Picking a cool website name that fits your business or service can be both nerve-wracking and fun.
It can also be somewhat difficult, especially if you aren’t that creative or are just simply having some decision paralysis and can’t pick between some great options.
To that end, we’ll take a look at some things you should consider before picking your website name, so that it not only matches your needs but also helps grow your business into the future.
Length and simplicity
The first thing you’ll want to keep in mind is that websites with long domain names suffer. Not only are they harder to remember, but people might also sometimes get a letter wrong.
There’s also the possibility that a competitor might have a similar name, or might even try and grab a similar one in the hopes of attracting any potential visitors that would have come to your site, so make sure to grab your domain name quickly.
Similarly, you’ll want to keep the domain name simple. There is a propensity for people to want to pick unique and interesting sounding domains, which is understandable, but sometimes that can be to their detriment.
This can be especially problematic if it’s an attempt to do a play on words that some might not get, so don’t assume cultural understanding or native proficiency of the language.
So to sum it up: you should keep your website name easy to remember, pronounce, and spell.
Brand and keywords
Another important factor is figuring out what your brand is, what it stands for, and how you’re going to market it. When you do, it’s going to help you figure out a cool name for the website, even if it isn’t exactly the name of your business.
The truth is, it’s likely somebody owns the domain that you’re thinking of, so always make sure to see if and who owns the domain. This will help you avoid stepping on toes, or using a name that is too similar to a competing brand.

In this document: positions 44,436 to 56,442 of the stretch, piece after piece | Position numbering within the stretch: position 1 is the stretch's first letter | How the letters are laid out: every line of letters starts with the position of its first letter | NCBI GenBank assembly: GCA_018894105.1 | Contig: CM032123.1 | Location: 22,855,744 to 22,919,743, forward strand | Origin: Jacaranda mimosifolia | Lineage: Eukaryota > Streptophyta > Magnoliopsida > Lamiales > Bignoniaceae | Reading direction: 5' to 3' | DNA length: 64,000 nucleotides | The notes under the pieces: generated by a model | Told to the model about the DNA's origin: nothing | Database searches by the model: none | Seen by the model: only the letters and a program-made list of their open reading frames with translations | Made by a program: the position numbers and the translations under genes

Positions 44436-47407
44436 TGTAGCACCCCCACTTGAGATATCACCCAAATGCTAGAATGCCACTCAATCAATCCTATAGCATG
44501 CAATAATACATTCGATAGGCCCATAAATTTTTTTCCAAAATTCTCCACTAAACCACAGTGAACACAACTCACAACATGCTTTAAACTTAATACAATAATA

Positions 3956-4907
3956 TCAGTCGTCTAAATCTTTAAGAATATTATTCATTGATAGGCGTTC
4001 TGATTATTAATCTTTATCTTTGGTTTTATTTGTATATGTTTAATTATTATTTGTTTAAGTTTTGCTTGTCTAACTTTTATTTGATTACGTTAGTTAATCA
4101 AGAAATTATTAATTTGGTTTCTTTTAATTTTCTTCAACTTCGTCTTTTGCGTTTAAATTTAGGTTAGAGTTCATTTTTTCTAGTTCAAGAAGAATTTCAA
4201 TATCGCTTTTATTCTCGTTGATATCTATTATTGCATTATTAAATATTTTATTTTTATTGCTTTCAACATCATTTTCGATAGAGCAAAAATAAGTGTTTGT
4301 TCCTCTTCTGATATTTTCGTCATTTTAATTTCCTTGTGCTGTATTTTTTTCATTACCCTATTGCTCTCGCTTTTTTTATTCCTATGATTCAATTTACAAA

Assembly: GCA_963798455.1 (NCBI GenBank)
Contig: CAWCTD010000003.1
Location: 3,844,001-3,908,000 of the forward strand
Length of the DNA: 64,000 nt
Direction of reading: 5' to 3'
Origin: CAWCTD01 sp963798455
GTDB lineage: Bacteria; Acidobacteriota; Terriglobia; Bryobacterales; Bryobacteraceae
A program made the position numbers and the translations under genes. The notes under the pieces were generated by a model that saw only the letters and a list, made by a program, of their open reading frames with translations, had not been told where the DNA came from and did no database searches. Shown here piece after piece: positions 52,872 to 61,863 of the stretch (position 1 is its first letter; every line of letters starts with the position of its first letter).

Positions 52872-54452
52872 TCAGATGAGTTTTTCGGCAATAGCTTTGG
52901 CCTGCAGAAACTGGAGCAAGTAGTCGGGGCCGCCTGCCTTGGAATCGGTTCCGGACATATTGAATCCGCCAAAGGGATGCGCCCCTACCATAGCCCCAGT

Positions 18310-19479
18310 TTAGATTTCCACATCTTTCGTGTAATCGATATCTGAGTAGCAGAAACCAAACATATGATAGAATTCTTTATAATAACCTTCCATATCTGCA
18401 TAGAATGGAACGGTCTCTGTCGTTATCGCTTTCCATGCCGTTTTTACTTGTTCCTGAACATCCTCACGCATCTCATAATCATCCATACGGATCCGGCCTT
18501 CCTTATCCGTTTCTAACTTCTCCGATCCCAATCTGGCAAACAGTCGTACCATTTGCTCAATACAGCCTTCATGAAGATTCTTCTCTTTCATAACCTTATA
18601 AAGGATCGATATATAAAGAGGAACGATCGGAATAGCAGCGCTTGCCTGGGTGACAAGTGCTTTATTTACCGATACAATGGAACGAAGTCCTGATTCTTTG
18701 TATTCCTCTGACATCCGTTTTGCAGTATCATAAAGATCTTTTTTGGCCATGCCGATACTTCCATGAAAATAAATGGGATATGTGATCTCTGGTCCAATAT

You will also need to consider things like keywords and how they relate to your brand. There are a variety of ways to do keyword research that can help not only give you more traffic when your site is up but also to help you figure out what name you should go for.
Again, the focus isn’t necessarily on using your exact business name, but to find something similar enough that is a popular keyword and can attract lots of visitors.
And once you find a domain name you like with a good keyword, act quickly on it. According to Freshbooks, you should expect to pay $10 to $12 to register your domain name for a year. That’s a small price to pay for a domain name that will essentially become the name of your online brand.
Avoid hyphens and double letters
One thing that should certainly be avoided is using hyphens in any shape or form. Not only are they incredibly prone to typos by a lot of people, but website names with hyphens have some history of being spam websites, and you don’t want that associated with you.
In a similar vein, you should absolutely avoid double letters, especially in consecutive words, although double letters in a single word can also be problematic.
To give you an example, something like pressstart.com would be a nightmare to not only type out but to also remember, not to mention it just looks weird, and that’s not the type of memorable you want.
Use prefixes and suffixes
While it’s generally a bad idea to use any hyphens or double letters, there’s no reason why you can’t modify your domain name with a prefix or suffix, especially as it applies to your niche.